Corte Road causes complications

Daphne mayor, county commission at odds about how money is spent on area projects

By Cliff McCollum
Posted 5/3/17

A recent request from the city of Daphne to the Baldwin County Commission involving Corte Road has both Mayor Dane Haygood and commission members engaged in a war of words.

During Monday’s …

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Corte Road causes complications

Daphne mayor, county commission at odds about how money is spent on area projects

Posted

A recent request from the city of Daphne to the Baldwin County Commission involving Corte Road has both Mayor Dane Haygood and commission members engaged in a war of words.

During Monday’s Daphne City Council meeting, Haygood discussed the project and thanked the commission for its agreement to help prepare the roadbed, right of way acquisition and the eventual transfer of the road to the city, but then took aim at the commission’s denial of his request for $200,000 to assist with the project.

“They were not so generous in matching our requested financial contribution,” Haygood said. “We asked the county commission for $200,000 and they denied the request.”

Daphne is looking to create an additional east-west road connecting County Road 13 and Highway 181 because of current and future traffic concerns in the area, looking to Corte Road as a possible fix.

Haygood said the city of Daphne generates considerable revenue for the county’s road and bridge fund, and questioned why it couldn’t be spent on projects like the one on Corte Road.

“We have a fundamental flaw here,” Haygood said. “Daphne will generate $867,000 to go to the road and bridge fund, and none of those dollars will be spent back here in Daphne. We’re not seeing a direct return on that.”

Haygood asked voters in Daphne to be aware of upcoming county elections.

“I hope our constituents understand they are voters in the county elections as well and that they will remember this at election time,” Haygood said.

The commissioners all felt Haygood’s comments were somewhat out of line, though Commissioner Frank Burt said they weren’t out of character.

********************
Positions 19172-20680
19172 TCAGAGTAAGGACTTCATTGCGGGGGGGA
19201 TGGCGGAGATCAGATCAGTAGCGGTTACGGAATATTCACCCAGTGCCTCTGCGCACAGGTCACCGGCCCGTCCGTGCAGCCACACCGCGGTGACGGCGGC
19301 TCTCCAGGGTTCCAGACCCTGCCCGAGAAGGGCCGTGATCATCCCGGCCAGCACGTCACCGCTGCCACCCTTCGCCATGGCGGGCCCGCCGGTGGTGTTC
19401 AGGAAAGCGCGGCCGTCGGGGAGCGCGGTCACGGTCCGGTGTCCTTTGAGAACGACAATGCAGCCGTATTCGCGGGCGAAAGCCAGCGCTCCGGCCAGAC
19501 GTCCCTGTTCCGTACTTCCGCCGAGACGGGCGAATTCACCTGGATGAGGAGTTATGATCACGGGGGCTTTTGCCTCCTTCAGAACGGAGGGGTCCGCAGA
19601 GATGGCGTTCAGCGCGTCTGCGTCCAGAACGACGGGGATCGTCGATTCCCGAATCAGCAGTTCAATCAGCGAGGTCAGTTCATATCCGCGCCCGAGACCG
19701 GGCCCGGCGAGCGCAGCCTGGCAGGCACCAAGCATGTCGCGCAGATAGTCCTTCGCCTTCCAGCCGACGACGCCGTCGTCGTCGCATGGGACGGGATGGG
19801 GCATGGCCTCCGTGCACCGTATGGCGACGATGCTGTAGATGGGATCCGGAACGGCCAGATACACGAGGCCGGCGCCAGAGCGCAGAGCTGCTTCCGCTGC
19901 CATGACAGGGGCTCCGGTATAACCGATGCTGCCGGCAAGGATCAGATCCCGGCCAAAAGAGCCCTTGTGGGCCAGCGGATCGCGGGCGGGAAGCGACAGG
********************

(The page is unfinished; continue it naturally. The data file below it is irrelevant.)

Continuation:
“I’m not surprised,” Burt said. “He’s got a big mouth and is not a very engineering minded individual. If he was, he would have started this project a long time ago. All of this is an effort to incorporate a 900-lot subdivision into the city of Daphne and get them more revenue.”

Commissioner Skip Gruber said the county tries to help municipalities as best as they can, but that the road and bridge fund was meant to maintain the parts under the county’s jurisdiction.

“The money that is collected by the county through ad valorem is supposed to be spent on county maintained roads,” Gruber said. “Cities get their own portions of that, and it’s disheartening to hear one of our cities is downgrading the commission for the projects. There are numerous projects that we’ve done that lead into the cities, like the roundabout on County Road 64, as well as putting money into the Metropolitan Planning Organization that several municipalities use and take advantage of.”

Commissioner Tucker Dorsey reiterated that several county projects benefitted municipalities like Daphne, including $180,000 funding for a traffic light adaptation study across the Eastern Shore.

“We have to continue to work as a group,” Dorsey said. “The mayor is under pressure because he is late to get this approved with the expansion of 181. We’ve got to hold together to solve major problems, or we’re going to be in a bad spot. We have to work together.”

Commission Chairman Chris Elliott said that while Haygood’s comments might have upset them, that anger did not extend to the people of Daphne.

“I think that while the mayor may have drawn the ire of this commission with his comments, the residents of Daphne have not,” Elliott said.

Elliott said he found the mayor’s comments misguided.

“I find the mayor’s comments regrettable about county funds not being spent within Daphne and other municipalities,” Elliott said. “This body is charged with maintaining county roads that lead to many of these municipalities, and we make sure those roads are well maintained.”

Elliott said the biggest problem with Haygood’s $200,000 request was a simple one.

“One of the main issues I had with the city’s request was it is not budgeted in this calendar year,” Elliott said. “We assured Mayor Haygood we would give it due consideration in our budget hearings that will start soon. I would think that the city’s request would have been favorably considered during those budget hearings, though I’m not sure that will be the case now.”